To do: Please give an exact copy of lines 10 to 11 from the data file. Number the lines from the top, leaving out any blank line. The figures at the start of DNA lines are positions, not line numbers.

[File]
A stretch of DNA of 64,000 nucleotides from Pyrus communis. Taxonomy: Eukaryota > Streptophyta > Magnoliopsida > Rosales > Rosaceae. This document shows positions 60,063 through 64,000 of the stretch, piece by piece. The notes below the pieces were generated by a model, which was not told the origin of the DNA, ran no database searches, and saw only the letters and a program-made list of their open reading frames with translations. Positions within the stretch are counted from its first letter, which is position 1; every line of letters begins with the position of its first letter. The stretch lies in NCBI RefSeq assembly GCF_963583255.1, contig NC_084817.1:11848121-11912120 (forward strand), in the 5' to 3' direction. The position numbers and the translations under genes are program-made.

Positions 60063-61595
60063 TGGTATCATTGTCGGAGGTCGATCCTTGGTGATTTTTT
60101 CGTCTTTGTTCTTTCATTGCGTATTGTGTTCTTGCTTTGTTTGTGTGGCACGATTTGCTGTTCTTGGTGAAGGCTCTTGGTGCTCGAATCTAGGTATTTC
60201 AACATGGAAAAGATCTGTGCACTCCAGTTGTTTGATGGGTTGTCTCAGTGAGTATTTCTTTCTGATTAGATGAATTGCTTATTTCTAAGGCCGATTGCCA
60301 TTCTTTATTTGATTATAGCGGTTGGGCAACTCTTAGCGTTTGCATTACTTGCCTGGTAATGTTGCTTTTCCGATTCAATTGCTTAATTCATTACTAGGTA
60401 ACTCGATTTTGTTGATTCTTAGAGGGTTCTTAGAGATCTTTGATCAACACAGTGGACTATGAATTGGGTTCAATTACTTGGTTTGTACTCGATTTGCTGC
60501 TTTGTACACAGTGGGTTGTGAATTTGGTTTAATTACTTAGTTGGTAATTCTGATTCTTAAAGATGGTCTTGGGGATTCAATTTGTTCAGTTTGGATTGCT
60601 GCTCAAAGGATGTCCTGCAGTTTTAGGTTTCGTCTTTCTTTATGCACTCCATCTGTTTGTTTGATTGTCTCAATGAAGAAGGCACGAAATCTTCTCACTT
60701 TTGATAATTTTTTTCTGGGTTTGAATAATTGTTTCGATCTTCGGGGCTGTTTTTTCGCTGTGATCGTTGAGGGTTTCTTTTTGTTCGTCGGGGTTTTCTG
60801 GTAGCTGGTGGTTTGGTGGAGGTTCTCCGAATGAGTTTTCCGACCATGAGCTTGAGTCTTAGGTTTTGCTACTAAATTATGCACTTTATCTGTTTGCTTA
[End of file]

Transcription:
60701 TTGATAATTTTTTTCTGGGTTTGAATAATTGTTTCGATCTTCGGGGCTGTTTTTTCGCTGTGATCGTTGAGGGTTTCTTTTTGTTCGTCGGGGTTTTCTG
60801 GTAGCTGGTGGTTTGGTGGAGGTTCTCCGAATGAGTTTTCCGACCATGAGCTTGAGTCTTAGGTTTTGCTACTAAATTATGCACTTTATCTGTTTGCTTA